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From the Townsend Letter
January 2016

Next-Generation Sequencing and Infectious Diseases
by Stephen E. Fry, MS, MD
Fry Laboratories, LLC, Scottsdale, Arizona
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Figure 2 displays a typical result in a patient with CFS. We currently are developing a collaborative relationship with the Los Alamos National Research Laboratory investigating and documenting the presence of advanced microbes in chronic disease.

NGS systems will not replace culture systems in the near term, but it is likely that this technology will become a mainstay in the clinical microbiology arena with culture, microscopy, and serology serving as an adjunct. Eventually NGS systems will most likely replace both standard and quantitative PCR. Microscopy, serology, and emerging metabolomics will play a role in organism detection and identification; however, there is general agreement that NGS systems will dominate the infectious disease arena this decade.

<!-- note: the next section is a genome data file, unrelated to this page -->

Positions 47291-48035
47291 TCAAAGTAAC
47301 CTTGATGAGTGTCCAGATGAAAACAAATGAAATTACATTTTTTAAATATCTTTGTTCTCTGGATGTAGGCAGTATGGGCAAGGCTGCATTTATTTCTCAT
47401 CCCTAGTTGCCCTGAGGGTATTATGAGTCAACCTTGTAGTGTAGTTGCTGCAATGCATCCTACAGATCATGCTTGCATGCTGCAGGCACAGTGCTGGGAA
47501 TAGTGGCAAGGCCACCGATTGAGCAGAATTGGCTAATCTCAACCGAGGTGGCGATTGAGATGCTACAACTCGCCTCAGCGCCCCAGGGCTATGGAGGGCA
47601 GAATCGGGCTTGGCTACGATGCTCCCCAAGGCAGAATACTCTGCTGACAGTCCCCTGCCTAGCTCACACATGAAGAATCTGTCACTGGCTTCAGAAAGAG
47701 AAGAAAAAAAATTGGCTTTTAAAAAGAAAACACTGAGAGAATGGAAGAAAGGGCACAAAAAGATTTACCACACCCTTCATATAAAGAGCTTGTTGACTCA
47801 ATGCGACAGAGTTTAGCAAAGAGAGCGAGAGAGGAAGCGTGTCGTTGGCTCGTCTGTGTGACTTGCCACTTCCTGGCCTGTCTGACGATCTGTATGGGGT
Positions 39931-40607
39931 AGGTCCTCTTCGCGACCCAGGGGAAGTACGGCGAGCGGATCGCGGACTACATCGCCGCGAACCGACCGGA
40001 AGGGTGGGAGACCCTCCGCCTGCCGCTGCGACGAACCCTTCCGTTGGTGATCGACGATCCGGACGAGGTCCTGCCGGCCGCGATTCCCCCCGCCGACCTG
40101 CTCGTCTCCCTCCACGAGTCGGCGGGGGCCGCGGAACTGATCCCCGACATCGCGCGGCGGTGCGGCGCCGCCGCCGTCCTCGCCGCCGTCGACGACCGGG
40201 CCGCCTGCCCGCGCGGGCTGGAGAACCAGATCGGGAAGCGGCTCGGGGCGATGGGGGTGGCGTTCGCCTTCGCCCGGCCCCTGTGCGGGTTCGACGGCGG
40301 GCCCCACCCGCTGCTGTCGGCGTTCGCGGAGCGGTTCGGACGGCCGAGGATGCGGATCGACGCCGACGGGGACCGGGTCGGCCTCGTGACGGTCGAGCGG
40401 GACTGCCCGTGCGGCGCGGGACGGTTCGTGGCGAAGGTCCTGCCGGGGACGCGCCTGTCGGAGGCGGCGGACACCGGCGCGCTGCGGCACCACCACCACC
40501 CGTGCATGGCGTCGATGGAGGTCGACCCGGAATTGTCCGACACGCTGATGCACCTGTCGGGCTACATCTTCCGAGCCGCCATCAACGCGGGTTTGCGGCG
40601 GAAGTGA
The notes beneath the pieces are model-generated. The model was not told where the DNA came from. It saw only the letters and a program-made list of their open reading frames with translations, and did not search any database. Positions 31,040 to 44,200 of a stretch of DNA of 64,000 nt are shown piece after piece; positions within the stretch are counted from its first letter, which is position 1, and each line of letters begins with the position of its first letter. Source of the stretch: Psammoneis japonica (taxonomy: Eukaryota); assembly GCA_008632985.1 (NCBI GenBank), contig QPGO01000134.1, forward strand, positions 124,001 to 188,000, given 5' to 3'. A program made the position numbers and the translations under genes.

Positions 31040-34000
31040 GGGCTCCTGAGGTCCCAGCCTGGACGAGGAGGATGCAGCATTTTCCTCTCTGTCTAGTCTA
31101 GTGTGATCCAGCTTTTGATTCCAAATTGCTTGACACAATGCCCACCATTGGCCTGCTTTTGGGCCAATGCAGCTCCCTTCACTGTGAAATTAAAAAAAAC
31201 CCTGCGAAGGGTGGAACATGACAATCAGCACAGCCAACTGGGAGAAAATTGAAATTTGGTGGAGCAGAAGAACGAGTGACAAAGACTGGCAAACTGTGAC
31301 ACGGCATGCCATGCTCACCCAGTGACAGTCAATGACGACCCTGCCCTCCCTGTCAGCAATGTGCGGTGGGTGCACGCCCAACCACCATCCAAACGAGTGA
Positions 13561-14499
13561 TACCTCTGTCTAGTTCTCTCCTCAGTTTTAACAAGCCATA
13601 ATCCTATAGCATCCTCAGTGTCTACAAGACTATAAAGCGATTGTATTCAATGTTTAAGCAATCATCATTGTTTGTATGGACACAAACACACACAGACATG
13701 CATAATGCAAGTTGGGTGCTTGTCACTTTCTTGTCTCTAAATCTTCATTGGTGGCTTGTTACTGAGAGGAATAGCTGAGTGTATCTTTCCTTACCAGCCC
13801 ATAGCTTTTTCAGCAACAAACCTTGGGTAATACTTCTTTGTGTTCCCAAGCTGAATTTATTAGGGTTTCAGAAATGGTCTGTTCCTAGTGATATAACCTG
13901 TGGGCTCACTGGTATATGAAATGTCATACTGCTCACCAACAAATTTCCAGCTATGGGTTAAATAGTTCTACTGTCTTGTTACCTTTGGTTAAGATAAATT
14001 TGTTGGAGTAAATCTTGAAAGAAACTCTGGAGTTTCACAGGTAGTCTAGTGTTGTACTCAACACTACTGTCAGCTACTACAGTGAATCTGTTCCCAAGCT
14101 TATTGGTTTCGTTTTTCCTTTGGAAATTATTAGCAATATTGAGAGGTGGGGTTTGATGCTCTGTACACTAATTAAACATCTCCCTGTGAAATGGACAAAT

Dr. Fry owns and directs Fry Laboratories LLC, a clinical diagnostics laboratory, and is a central developer of the RIDI system.

I would like to thank Dr. Jeremy Ellis for review of this manuscript.

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